Teacher shortage to hit home

By BUSTER WOLFE,

Now that Pine Belt school systems have gone through the end-of-the-year fruitbasket turnover with staff and teachers, some shortages in teaching positions have arisen as administrators begin to refill and rework their teaching slots for the 2018-19 school year.

Superintendents in Lamar County as well as Hattiesburg and Petal are seeing difficulty in filling certain positions, usually special services, mathematics and science.

“It’s getting tougher every year and this year, it seems like in special services it’s getting more difficult to fill those slots,” Lamar County Superintendent Tess Smith said recently. “It’s becoming critical. Subjects like math and science are becoming more difficult.”

Lamar County faces a unique situation in the Pine Belt with the voluntary consolidation with the Lumberton School District.

“MDE has made some changes with (teacher) licensure that we can do going forward,” Smith said. “And we’re going from 16 campuses to 19 campuses, so it’s just that many more slots to fill.”

Petal Superintendent Dr. Matt Dillon said he faces the same difficulty with filling similar positions, but he sounded optimistic about the upcoming school year.

“We are very close to being fully staffed,” he said. “The three areas that we have the hardest time trying to fill are science, math and special education. We have an opening for one special education teacher now. We are in really good shape going into next year.”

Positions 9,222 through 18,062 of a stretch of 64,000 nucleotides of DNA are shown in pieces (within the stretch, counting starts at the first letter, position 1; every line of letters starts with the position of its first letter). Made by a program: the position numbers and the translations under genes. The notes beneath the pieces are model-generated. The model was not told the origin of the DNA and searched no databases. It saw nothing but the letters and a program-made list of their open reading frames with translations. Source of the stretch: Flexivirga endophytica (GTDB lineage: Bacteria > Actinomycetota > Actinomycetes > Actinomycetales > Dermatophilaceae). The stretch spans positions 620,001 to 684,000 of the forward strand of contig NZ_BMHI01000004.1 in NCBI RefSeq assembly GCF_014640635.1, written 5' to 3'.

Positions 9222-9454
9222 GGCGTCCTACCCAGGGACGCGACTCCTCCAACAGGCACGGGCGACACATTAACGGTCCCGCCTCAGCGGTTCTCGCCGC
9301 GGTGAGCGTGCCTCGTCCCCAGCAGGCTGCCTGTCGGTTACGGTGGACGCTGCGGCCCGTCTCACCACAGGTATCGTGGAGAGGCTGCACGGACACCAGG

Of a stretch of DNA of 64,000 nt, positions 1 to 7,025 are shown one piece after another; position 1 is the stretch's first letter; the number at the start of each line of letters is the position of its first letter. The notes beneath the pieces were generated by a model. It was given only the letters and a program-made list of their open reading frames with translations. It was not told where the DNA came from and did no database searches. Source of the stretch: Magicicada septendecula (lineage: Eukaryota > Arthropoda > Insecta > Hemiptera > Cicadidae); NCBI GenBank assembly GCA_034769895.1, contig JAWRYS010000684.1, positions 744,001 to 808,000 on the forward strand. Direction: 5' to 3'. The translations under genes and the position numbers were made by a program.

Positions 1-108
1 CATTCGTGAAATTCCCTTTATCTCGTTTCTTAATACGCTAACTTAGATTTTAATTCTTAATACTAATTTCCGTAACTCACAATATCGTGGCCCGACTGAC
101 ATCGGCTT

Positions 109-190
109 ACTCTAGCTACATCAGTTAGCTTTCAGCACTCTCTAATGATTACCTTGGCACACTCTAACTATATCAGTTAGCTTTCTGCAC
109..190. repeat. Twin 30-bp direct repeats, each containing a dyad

The Hattiesburg Public School District is having the same types of open slots, Assistant Superintendent Dr. Michael Battle said.

“There are currently 25 vacancies within the Hattiesburg Public School District,” he said. “Science, mathematics and special education have proven to be the harder to fill positions.”

Battle said the school system is participating in a job fair on Thursday. “And we are hosting one on June 9 with hopes of filling many of the vacancies soon.”

Dillon said the difficulty in finding qualified teachers in more advanced subjects is a problem.

“Across the state, there is a teacher shortage in the number of students coming out of college into education,” he said. “Overall, I think we have had some quality applicants for our jobs.”

Smith said the graduation rate in education is hurting the profession.

“What’s scary is when you look at the number of students who are graduating in education, that number is dropping drastically,” she said. “I know Dr. (Ben) Burnett (William Carey University Dean of Education) is actively trying to promote and draw more people into the field of education.”

However, Smith said the Lamar County district is working diligently during the summer to be ready for the next school year, which begins in August.

“This time of year is very much fruit basket turnover,” she said,  “but hopefully within the next month or so, we can get that settled and get people locked in.”

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